All produced and co-written by Gordy, they represented the first rumblings of a distinctive Detroit soul sound. Girls bop-shoo-bopped in a thin, reedy fashion while a bassman hummed the kind of ‘bottom’ at which instrumentalists like Carol Kaye and James Jamerson would later excel. More importantly, someone was usually thumping a tambourine. "I’ve always liked a lot of tambourine in our records," said Gordy. "I just happen to like the sound and I felt they added a very commercial feeling." Gordy helped that tambourine-driven gospel sound – then unfamiliar to whites – to cross ethnic barriers.
‘YOU GOT WHAT IT TAKES’ and ‘I Love The Way You Love’ hit the Top Ten for Marv Johnson at the turn of the decade. The former, credited to the Gordys and Billy Davis (although Detroit bluesman Bobby Parker claims to have written it) would not look out of place among a sheaf of Smokey Robinson lyrics and the melody had the unhurried, instantly hummable and seductive quality of many later Motown classics.
Johnson remained in the charts throughout 1960. ‘Ain’t Gonna Be That Way’ preceded ‘Move Two Mountains’, one of Gordy’s few entirely self-composed songs and arguably his best. Incomparably catchy, it was covered in Britain by the Mudlarks. ‘Merry-Go-Round’ was the last of Johnson’s early hits, but he resurfaced with ‘I’ll Pick A Rose For My Rose’ in 1968.
Gordy and his wife – the Rayber Voices who provided the vocal accompaniment to many of the first Tamla productions – expanded their roster throughout 1959. Like the Miracles, most of the performers came from street-corner groups who idolized Fortune Records’ premier attraction, Nolan Strong and the Diablos. Records by Ron and Bill (Ronald White and Smokey Robinson), Nick and the Jaguars, the Fidelitones, the Swingin’ Tigers and the Satintones made little impression, although the last-named spawned Robert Bateman, who co-wrote many of the Miracles’ hits and introduced Gordy to Mary Wells. Eventually, the Miracles’ ‘Bad Girl’ (Motown 1), which was leased to Chess, crept into the Hot Hundred in October 1959. It was the forerunner of Robinson’s many fervent and mellifluous lead vocals.
The following month, Gordy produced ‘Money’ by Barrett Strong. The record was distributed by Anna, a label owned by Gwendolyn Gordy but named, in fact, after another of the sisters. The song, written by Berry Gordy and Janie Bradford (though John Lee Hooker has claimed authorship), combined a pounding gospel beat with brutally frank sentiments: "Money, That’s What I Want." Berry was advised that disc jockeys wouldn’t play a record that asked for cash at the height of the payola scandal but he ignored the warning and ‘Money’ reached Number Two on the R&B chart in January 1960. Gordy’s songs continued to be successful for other artists; ‘Everyone Was There’ had reached Number 96 for Bob Kayli in 1958 and ‘All I Could Do Was Cry’ (Number 33 in 1960) launched the most fruitful phrase of Etta James’ career.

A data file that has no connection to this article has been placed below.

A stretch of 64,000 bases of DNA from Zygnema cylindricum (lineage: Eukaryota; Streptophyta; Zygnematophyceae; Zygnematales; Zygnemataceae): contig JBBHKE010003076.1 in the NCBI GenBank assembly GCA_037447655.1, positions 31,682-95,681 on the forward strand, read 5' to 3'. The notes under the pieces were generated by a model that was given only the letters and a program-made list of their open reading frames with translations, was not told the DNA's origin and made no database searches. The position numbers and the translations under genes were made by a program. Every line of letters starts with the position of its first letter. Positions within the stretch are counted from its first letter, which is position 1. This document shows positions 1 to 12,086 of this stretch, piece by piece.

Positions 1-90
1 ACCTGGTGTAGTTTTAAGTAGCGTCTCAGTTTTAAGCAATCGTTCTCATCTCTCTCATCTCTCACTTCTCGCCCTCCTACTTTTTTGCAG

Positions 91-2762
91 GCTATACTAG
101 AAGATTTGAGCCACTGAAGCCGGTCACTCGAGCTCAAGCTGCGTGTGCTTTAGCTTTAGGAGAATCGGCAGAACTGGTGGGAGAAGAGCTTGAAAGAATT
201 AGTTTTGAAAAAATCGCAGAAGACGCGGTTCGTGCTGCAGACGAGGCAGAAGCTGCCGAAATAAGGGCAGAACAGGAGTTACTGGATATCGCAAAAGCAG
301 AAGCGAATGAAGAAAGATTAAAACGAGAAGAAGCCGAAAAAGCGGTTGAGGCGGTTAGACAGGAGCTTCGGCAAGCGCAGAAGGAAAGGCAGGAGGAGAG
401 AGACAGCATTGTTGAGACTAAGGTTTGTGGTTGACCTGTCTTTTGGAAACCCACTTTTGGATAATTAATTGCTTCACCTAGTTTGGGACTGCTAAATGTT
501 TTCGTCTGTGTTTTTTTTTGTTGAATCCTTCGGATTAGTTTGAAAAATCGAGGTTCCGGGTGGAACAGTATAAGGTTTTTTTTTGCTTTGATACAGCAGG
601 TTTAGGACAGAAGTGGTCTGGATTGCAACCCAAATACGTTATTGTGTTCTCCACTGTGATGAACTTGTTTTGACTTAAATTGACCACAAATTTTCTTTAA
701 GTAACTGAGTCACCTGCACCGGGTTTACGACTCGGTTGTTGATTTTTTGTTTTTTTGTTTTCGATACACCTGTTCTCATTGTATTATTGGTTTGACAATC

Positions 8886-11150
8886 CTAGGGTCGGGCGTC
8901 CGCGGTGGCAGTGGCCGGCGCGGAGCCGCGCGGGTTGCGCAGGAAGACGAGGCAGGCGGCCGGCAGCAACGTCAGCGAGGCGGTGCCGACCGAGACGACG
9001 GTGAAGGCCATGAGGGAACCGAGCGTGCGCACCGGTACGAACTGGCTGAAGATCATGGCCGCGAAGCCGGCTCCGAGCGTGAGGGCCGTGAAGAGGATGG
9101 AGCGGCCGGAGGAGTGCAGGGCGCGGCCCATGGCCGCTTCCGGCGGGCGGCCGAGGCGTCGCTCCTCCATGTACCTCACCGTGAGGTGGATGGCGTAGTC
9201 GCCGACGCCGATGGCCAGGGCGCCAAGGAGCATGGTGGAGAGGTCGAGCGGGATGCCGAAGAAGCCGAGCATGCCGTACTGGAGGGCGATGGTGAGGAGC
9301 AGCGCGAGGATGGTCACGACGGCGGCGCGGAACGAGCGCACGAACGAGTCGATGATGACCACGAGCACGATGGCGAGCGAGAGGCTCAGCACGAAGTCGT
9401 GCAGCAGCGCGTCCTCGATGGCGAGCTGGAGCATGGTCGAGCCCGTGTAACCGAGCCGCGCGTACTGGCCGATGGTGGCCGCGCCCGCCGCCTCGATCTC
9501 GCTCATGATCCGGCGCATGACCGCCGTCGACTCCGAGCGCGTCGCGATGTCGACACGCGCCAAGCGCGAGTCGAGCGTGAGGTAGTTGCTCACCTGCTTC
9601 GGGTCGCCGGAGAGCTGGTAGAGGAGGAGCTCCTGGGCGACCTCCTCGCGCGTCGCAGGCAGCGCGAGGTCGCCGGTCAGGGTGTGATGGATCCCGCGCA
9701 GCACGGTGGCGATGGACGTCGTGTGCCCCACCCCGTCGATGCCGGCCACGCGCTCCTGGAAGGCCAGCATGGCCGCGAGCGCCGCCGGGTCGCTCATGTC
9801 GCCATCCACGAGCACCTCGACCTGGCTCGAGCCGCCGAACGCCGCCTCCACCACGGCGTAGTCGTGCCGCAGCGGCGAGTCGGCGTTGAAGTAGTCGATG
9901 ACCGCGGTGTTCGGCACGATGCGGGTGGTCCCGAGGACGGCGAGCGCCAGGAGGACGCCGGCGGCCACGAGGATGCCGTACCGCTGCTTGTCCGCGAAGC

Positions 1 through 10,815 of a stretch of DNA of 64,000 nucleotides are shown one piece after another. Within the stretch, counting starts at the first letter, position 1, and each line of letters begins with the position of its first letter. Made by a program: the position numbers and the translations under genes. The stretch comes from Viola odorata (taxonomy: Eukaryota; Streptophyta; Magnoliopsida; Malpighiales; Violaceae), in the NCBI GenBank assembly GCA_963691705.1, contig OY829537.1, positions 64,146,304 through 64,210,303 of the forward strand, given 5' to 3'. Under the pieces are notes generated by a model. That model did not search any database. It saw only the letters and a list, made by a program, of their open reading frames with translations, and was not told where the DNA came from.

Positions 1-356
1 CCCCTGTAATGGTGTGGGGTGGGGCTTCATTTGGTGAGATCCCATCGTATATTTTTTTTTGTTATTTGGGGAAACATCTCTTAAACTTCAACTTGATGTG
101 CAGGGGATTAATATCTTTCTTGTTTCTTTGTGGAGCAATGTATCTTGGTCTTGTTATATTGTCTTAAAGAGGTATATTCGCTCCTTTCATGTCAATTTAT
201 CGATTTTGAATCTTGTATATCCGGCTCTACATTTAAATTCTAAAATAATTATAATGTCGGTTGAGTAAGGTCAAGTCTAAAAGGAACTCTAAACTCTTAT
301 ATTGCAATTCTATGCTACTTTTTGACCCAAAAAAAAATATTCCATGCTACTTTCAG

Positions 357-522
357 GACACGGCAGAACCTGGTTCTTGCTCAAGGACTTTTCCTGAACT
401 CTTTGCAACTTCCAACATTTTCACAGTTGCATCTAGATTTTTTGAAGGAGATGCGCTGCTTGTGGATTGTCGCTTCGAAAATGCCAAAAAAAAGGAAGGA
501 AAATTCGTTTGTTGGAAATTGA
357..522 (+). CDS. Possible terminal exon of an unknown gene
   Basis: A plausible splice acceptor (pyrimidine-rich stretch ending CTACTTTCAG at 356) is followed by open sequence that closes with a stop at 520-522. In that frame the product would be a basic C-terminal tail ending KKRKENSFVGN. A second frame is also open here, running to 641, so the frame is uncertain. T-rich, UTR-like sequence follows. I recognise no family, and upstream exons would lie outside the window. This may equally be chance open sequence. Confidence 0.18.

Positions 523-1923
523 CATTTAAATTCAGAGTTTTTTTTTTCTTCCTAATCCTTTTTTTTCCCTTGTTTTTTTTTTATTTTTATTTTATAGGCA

Apart from ‘Money’, Gordy had relied on established, white-owned companies to distribute his records. They paid little or nothing in advance and, as long as they did the counting, very little in the way of royalties. In 1960, after 18 months of leasing his production to larger labels, Gordy decided that Tamla should go national with the Miracles’ ‘Way Over There’. "We’re not making any money now," Smokey Robinson had told him. "We can’t make any less by going national."
Released on 9 July, ‘Way Over There’ was prompted with half-page advertisements in the US trade papers and the prophetic copy bears repeating: "From out of the Mid West comes a new label destined to take its place among the leaders of the industry; Tamla, prexied by one of the young, driving geniuses of the music business today: Berry Gordy Jnr., Mr Hitsville." Within a year or two this extravagant blurb was more than justified.
‘Way Over There’ sold 60,000 copies in three months. "Now," said Gordy in 1968, "a figure like that would put us out of business. But then it was great because we had no overheads and we got many more distributors."
Gordy Snr closed the family businesses and worked as Tamla-Motown’s maintenance man; Gordy’s sisters, Loucye and Esther, became chief administrators. Gwendolyn closed Anna Records, married Harvey Fuqua and set up the Tri-Phi and Harvey labels. Despite having huge hit with the Spinners, their distributors refused to pay up and Fuqua joined Motown’s Artist Development Department when Berry Gordy paid his debts. Apart from the Spinners and the Voice-Masters (whose line-up included such later giants as David Ruffin and Lamont Dozier) the acquisition of Tri-Phi brought Johnny Bristol, Shorty Long, Junior Walker and Ann Bogan of the Marvelettes into the Motown stable. By then, Ron White had discovered Stevie Wonder and Smokey Robinson had auditioned the Supremes.
MORE AND MORE ARTISTS FLOCKED to Motown in the absence of any other successful Detroit independent. The Gordys and their in-laws – Marvin Gaye married Anna – were an increasingly powerful magnet to young and inexperienced black hopefuls who felt at ease within the small, family-oriented corporation. Within three years, using only local artists, Gordy had pushed gross sales of his company’s records to more than four million dollars annually. He did so giving his performers a sound, a style, an act and, above all, pride and prosperity.
In 1979 Gordy explained his success. "We didn’t have good enough equipment to make it sound like other companies so we had a different sound – but it was more of freedom. Most of the writers and producers had no formal education but they had the choice of sitting in a studio creating something that would make them feel good and proud; or they could be robbing somebody’s house or taking dope or doing any of the things people do when they don’t feel the esteem they should feel. The people got caught up in this philosophy, this love for what they were doing and the freedom to create without going by rules and regulations. More important than the Motown sound, was the togetherness of the people."
© Bill Millar, 1982